Update: Education minister Teerakiat Jareonsettasin said Tuesday afternoon he had apologized to Prawit Wongsuwan. Contrary to rumors, he added that he would not resign.
BANGKOK — Imagine bad-mouthing a colleague and realizing you’ve got a face-to-face meeting the next day. Awkward much?
That’s exactly what happened to education minister Teerakiat Jareonsettasin, who criticized a fellow cabinet member and deputy prime minister over the collection of luxury watches that have mired him in an embarrassing scandal.
“About these watches, if it’s me who was exposed, I would have quit after the first watch,” Teerakiat said in an interview with BBC Thai, which featured an audio clip of his remarks. “That’s me. As for what other people would say, you have to ask them.”
He continued, “People are too afraid to speak about this. What are they afraid of? Now that I spoke about it, are they going to fire me for it?”
Teerakiat hasn’t been fired. But the interview, published Monday, surprised many on social media, not least because Teerakiat is now the most high-profile figure to come out publicly against the junta No. 2 for the watches scandal. It also came one day before the weekly cabinet meeting both were to attend.
Asked if he feared his comment would spark division, Teerakiat was unapologetic.
“It’s my opinion. It’s not a cabinet opinion. Does it mean I have to always think like other people wherever I am? Even my kids don’t think the same way I do,” the minister told BBC Thai.
But aides said Teerakiat would not attend today’s conference, without citing any reason. Junta chairman Prayuth Chan-ocha and other ministers, including Prawit himself, declined to answer reporters’ questions as they arrived for the meeting whether the interview exposed a rift in the heart of the regime.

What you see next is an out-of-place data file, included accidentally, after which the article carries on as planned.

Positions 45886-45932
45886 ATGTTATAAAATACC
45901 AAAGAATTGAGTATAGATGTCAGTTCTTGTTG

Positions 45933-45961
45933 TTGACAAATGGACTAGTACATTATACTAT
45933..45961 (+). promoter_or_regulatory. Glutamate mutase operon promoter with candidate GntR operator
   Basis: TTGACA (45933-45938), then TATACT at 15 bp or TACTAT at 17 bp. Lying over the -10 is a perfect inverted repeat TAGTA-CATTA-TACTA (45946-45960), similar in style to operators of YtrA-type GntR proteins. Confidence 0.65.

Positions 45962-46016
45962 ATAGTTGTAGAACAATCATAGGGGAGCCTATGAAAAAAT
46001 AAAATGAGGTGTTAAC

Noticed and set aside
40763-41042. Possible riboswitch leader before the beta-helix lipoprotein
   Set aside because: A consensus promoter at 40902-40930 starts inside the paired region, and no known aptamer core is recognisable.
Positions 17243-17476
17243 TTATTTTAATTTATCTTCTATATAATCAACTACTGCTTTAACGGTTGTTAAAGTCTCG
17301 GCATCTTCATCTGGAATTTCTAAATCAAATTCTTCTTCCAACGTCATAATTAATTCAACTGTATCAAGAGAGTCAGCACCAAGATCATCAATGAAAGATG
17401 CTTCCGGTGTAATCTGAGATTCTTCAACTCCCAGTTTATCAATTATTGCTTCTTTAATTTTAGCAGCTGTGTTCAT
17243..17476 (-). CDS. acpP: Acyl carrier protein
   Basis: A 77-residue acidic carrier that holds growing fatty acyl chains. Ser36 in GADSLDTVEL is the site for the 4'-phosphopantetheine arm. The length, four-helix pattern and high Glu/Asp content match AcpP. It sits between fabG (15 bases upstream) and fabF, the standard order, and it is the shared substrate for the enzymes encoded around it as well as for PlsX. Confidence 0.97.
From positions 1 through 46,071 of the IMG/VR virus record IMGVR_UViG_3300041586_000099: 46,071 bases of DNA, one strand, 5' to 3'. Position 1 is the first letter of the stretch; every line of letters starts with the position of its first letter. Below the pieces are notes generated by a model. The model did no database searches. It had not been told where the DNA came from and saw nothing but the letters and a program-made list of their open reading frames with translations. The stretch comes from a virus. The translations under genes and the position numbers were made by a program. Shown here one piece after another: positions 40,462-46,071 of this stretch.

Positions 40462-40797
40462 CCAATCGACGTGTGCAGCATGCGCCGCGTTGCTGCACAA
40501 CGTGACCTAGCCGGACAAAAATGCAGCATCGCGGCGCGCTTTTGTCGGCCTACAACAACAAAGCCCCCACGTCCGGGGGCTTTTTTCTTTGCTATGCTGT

Teerakiat could not be reached for comment as of publication time.
Transparency activist Sarinee Achavanuntakul commended Teerakiat for speaking out against the junta strongman.
“It’s good in terms of showing us that people in the cabinet think independently,” Sarinee, a co-founder of investigative news organization ThaiPublica, said in an interview. “We are used to the idea that when someone’s in the government, everyone has to think the same. This proves that’s not always true.”
However, Sarinee said she doesn’t expect Teerakiat’s chiding to have much of an impact on Prawit, because the retired general has so far resisted calls to resign.
“The people have already clearly expressed their opinion, yet he still ignores them,” she said. “This is just an opinion of one person. Why would it be a turning point?”
Starting in December, a crowdsourced investigative group has been identifying luxury watches spotted on Prawit’s watches in multiple public events. The timepieces, which have a combined value of over 35 million baht, were not included in a mandatory asset report he filed.
Another critic of the junta questioned whether Teerakiat would go a step further and resign in protest of Prawit’s tone-deaf persistence.
“Gen. Prawit Wongsuwan definitely won’t quit, but I wonder, would Teerakiat Jareonsettasin continue to stay on without any shame?” activist Thanapol Eawsakul wrote online. “Would he quit from the coupmakers cabinet?”